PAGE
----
The artist whose work most faithfully reflects the nature of this hell is Hogarth—not the Hogarth of the harmoniously coloured paintings, but he of the engravings, he of the hard insensitive line, the ruthless delineator of evil and chaotic misery, as well within the Fleet and Newgate and Bedlam as outside, in those other prisons, those other asylums, the dram-shops of Gin Alley, the brothels and gaming rooms of Covent Garden, the suburban playgrounds, where children torture their dogs and birds with scarcely imaginable refinements of cruelty and obscenity.
Within a space of thirty or forty years the Prison Discipline Society accomplished an extraordinary reformation. From being sub-humanly anarchical, prisons became sub-humanly mechanical. Ever since Sir Joshua Jebb erected his model gaol at Pentonville, the consciousness of being inside a machine, inside a realised ideal of absolute tidiness and perfect regimentation, has been a principal part of the punishment of convicts. Even in the Nazi concentration camps hell on earth was not of the old Hogarthian kind, but thoroughly neat and scientific. Seen from the air, Belsen is said to have looked like an atomic research station or a well-designed motion picture studio. The Bentham brothers have been dead these hundred years and more; but the spirit of the panopticon, the spirit of Sir Samuel’s mujik-compelling workhouse, has gone marching along to strange and horrible destinations.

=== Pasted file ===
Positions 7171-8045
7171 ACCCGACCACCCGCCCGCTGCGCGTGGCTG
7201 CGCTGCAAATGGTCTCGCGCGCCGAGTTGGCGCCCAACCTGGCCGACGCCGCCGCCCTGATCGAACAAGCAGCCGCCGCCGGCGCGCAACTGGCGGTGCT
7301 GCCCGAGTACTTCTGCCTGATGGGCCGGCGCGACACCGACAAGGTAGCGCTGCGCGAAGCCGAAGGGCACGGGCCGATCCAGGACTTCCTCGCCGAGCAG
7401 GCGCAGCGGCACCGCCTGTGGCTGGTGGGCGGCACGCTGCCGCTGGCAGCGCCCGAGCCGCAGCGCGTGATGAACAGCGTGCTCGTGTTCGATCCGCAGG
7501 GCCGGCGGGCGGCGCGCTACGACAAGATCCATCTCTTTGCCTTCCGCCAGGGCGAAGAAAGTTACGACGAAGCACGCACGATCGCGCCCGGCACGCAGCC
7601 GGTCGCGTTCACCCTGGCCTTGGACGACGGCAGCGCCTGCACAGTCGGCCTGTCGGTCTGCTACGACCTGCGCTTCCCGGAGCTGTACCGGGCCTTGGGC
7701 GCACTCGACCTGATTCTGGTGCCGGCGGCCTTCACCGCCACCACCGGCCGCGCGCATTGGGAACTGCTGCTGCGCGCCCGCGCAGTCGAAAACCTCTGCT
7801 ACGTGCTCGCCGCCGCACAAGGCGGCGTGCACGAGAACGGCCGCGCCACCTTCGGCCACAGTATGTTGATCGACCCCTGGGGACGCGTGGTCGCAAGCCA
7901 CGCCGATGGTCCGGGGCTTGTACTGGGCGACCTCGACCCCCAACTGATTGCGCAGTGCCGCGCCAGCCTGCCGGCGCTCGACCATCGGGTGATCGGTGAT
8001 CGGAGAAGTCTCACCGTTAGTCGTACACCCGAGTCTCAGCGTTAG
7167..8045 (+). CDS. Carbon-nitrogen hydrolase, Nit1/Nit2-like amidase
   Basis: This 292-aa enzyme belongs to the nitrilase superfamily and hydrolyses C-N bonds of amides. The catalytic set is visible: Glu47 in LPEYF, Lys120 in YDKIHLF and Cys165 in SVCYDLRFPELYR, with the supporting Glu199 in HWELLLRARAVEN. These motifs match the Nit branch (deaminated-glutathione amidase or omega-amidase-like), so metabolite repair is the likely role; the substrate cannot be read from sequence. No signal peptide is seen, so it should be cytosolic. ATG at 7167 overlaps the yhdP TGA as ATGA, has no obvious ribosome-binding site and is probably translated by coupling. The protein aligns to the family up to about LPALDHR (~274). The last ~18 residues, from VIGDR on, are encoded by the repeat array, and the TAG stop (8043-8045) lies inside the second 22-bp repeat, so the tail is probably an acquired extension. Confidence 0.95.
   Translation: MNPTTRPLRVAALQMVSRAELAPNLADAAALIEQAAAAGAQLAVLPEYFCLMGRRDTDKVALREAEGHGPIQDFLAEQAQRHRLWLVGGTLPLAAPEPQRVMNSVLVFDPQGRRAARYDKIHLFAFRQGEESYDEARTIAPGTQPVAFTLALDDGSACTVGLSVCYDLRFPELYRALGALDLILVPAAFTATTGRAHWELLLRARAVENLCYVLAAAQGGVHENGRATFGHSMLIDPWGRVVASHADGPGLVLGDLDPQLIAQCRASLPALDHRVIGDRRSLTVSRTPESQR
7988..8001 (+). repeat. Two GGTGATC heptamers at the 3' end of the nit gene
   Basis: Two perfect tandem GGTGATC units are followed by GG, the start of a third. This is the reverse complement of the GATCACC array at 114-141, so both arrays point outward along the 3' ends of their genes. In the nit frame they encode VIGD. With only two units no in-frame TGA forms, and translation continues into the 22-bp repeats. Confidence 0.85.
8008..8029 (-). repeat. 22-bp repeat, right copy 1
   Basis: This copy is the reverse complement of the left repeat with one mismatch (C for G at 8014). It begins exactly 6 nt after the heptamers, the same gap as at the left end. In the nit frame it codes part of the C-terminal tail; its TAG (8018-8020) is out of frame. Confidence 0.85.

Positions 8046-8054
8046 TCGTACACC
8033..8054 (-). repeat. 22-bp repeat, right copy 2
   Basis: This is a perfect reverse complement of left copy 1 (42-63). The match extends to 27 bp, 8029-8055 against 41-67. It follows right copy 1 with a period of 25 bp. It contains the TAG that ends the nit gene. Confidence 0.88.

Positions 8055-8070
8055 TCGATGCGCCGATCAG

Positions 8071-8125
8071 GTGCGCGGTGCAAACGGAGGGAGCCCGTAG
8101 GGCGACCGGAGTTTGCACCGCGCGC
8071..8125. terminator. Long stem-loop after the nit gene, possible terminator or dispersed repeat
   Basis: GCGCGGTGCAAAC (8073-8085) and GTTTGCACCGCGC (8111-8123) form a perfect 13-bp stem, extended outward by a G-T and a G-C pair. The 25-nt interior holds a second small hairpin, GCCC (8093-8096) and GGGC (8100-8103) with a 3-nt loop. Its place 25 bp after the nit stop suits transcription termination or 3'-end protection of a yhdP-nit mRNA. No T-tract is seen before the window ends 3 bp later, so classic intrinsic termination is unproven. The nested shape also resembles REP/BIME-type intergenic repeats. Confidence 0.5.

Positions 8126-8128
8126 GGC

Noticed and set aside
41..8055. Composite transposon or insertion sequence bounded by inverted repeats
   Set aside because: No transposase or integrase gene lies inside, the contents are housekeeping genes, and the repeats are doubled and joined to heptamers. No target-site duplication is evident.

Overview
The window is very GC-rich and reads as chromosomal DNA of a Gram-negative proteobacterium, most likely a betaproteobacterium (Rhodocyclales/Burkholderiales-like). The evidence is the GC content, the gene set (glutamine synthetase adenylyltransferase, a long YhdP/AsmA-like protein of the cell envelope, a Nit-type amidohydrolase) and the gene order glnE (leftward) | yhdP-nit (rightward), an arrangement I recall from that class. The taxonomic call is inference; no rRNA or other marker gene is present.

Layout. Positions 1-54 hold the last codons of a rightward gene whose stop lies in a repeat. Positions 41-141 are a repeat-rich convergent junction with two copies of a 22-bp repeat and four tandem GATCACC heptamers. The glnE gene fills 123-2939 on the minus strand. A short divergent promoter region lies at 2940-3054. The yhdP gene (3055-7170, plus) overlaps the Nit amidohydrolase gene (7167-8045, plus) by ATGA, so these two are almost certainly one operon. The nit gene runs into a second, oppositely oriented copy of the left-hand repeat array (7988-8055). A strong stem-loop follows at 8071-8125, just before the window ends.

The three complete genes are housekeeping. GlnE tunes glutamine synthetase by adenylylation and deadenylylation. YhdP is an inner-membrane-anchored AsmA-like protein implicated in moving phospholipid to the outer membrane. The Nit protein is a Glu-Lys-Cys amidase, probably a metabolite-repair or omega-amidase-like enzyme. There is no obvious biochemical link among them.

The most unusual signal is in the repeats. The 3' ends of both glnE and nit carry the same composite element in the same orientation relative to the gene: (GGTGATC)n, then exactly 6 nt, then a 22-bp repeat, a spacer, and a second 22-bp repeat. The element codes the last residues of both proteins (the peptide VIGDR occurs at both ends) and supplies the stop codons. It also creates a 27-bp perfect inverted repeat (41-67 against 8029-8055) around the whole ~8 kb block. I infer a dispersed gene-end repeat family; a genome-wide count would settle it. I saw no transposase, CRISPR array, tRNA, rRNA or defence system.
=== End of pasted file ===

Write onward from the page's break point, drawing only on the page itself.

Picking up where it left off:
Today every efficient office, every up-to-date factory is a panoptical prison, in which the worker suffers (more or less, according to the character of the warders and the degree of his native sensibility) from the consciousness of being inside a machine. It is, I think, only in literature that there has been anything like an adequate artistic rendering of this consciousness. De Vigny for example, has said fine things about the soldier’s enslavement to an ideal of absolute tidiness; and in War and Peace there is a memorable chapter on the way in which the impersonal forces of Orders from Above, of High Policy expressing itself through the workings of a System, transforms Pierre’s kindly French gaolers into insensitive and pitiless automata. But in the twentieth century an army is only one among many panopticons. There are also the regiments of Industry, the regiments of bookkeeping and administration. These have evoked a good deal of plaintive or truculent writing, but not much, and nothing very satisfactory, in the way of pictorial art. There were, it is true, certain Cubists who liked to paint machines or to represent human figures as though they were the parts of machines. But a machine, after all, is itself a work of art, much more subtle, much more interesting from a formal point of view, than any representation of a machine can be. In other words, a machine is its own highest artistic expression, and merely loses by being simplified and quintessentialized in a symbolic representation. As for the representation of human beings in mechanomorphic groups—this is effective only to a certain point. For the real horror of the situation in an industrial or administrative panopticon is not that human beings are transformed into machines (if they could be so transformed, they would be perfectly happy in their prisons); no, the horror consists precisely in the fact that they are not machines, but freedom-loving animals, far-ranging minds and God-like spirits, who find themselves subordinated to machines and constrained to live, if they can be said to live, within the issueless tunnel of an arbitrary and inhuman system.